Boise’s first library to see total revamp with eye toward historic preservation

Boise’s original public library will soon get a top-to-bottom revamp, with an eye toward bringing it back to its original splendor.

The Carnegie Library on Washington St. near the Idaho Statehouse dates to 1905 – and over the last 114 years or so, it housed everything from books to lawyer’s offices.

Now, as BoiseDev first reported in May, education technology firm Ednetics will take up residence – but not before a total revamp.

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“We want people to come into the building and get a sense of the history and the meaning of what it was like in 1905 and the building’s role in the community,” Ednetics CEO Shawn Swanby said during a tour.

Revamp back to history

Famed local architects Charles Tourtellotte and John Hummel designed the building using sandstone from the Table Rock quarry. Primary funding came from Andrew Carnegie, who donated to 2,500 libraries around the world including 1,700 the United States. It served as Boise’s main library until 1972 when workers moved the books to the current site on Capitol Blvd.

[How to solve the local new crisis? Look it up in the library]

The building is dominated by a 1980s-era revamp that brought in private offices for attorneys. While many of the finishes match the original architecture in a general sense, the space is dominated by false ceilings, small offices — and even a magic marker finish masquerading as marble.

“It really pulls away from the architecture,” Swanby said. “We are looking to open the space back up and use it for events.”

What once was a large open space fit for a library could again host the community through both public and private events, Swanby said. An Ednetics team of 20-25 people will move into the building’s first floor – which is like a daylight basement.

“It’s an enormous investment to get the building into the proper condition,” he said.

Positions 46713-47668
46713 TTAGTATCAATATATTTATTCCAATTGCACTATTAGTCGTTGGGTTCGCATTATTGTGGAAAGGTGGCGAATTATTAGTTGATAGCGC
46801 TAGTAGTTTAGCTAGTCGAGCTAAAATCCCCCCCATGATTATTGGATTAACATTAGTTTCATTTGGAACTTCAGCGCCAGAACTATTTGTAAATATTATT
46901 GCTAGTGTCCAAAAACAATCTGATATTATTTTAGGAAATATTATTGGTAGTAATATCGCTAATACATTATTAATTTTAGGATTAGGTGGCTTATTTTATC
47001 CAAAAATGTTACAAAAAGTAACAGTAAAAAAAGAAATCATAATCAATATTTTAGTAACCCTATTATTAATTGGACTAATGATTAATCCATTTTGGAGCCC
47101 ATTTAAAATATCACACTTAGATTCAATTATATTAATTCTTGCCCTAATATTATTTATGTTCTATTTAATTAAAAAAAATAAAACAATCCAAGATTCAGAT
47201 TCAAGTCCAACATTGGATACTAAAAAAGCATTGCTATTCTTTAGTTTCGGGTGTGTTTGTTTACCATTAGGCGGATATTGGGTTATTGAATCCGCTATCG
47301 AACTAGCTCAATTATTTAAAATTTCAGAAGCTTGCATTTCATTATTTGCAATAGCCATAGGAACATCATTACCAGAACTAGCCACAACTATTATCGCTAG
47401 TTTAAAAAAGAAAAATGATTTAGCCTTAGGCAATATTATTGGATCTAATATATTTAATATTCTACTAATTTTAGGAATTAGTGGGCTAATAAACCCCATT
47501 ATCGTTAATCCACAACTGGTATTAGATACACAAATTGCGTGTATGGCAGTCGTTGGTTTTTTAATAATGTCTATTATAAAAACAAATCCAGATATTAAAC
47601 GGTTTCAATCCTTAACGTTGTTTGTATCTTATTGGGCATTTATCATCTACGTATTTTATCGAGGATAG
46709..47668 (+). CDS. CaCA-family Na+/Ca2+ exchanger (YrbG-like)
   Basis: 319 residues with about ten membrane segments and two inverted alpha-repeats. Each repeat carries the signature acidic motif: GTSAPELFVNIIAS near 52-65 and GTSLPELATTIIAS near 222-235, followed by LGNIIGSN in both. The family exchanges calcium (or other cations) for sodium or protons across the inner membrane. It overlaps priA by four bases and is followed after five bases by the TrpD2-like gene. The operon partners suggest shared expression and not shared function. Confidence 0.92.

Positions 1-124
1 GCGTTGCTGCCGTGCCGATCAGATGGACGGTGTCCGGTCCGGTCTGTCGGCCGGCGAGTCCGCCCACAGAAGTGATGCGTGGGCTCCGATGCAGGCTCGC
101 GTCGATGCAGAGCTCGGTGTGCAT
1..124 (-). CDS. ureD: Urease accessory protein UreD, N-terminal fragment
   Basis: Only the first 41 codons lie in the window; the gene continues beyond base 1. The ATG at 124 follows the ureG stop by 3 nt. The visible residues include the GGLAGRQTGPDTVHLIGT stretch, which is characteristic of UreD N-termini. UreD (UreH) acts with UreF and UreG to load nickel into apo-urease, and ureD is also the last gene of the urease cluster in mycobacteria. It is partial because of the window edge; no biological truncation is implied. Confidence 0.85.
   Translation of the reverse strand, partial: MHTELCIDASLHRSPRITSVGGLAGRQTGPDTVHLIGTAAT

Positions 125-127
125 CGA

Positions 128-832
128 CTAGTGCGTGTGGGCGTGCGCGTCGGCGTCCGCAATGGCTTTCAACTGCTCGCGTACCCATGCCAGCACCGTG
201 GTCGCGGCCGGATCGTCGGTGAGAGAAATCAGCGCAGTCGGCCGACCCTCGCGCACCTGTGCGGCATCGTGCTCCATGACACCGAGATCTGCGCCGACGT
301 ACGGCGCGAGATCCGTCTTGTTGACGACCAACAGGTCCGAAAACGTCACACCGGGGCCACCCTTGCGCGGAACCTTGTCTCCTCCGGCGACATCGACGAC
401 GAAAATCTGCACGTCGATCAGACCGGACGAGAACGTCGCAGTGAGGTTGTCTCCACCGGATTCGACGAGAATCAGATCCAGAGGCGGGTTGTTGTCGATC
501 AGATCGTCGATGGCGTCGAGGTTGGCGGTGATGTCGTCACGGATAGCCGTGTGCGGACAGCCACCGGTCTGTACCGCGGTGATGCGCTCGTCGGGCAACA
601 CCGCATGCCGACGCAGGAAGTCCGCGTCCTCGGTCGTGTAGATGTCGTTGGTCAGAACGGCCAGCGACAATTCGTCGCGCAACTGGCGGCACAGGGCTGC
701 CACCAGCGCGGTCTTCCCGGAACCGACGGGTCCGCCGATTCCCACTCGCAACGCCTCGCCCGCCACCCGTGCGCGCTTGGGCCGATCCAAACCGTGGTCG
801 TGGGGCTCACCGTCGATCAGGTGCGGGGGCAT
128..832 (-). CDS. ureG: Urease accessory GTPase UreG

Swanby hired Hummel Architects of Boise to work on the project. The firm design the original 1905 structure as Tourtellotte and Hummel Architects.

“It’s been fantastic to get on the team and help the building come back into the public realm,” Scott Straubhar with Hummel said. “It’s really going to be a good project and collaboration and we are happy to be a part of it.”

The 1980s-era internal walls of the building are slated to go away. Photo: Don Day/BoiseDev

Challenges present possibility

Swanby said he first time he toured the building, he saw the possibility – and challenges of the space.

“I felt a little freaked out. I thought ‘wow that’s impressive.’ I sent a note out to two people to talk me off the ledge.”

But the two folks he hoped would talk him out of it – instead convinced him to dive in.

One of those was Amy Keim-DesRosier, Ednetic’s chief brand officer.

“Amy said ‘hell yes, let’s get this done,’ and started rallying everyone behind the Carnegie project. She saw the potential to realign the marketing of Ednetics and who we are,” Swanby said.

Shawn Swanby shows off a portion of the Carnegie Library’s basement during a tour. Photo: Don Day/BoiseDev

The other was an architect friend who recently retired. Instead of warding him off, the friend said he would leave retirement to help make it happen.

“We see this is a center of education and community and learning – which is very much how we see Ednetics today. There’s a symbolic link.”

The library’s role downtown

The building sits inside a possible expanded Capital City Development Corporation urban renewal district. While the project could benefit from CCDC’s help – Swanby said he doesn’t want to see a large grassy area he now owns to the east of the building developed.

“We would like to see that green space be activated. We are very much interested in improving the flow that comes from 8th St. and the Capitol Building.”

Swanby declined to disclose his total investment in the Carnegie Library – other than to say it will be significant. The project could take a total of two years to design, build and complete.

“It has turned into a passion project. We want to prepare this building for the next 100 years.”

Green space next to the building will be retained. Photo: Don Day/BoiseDev

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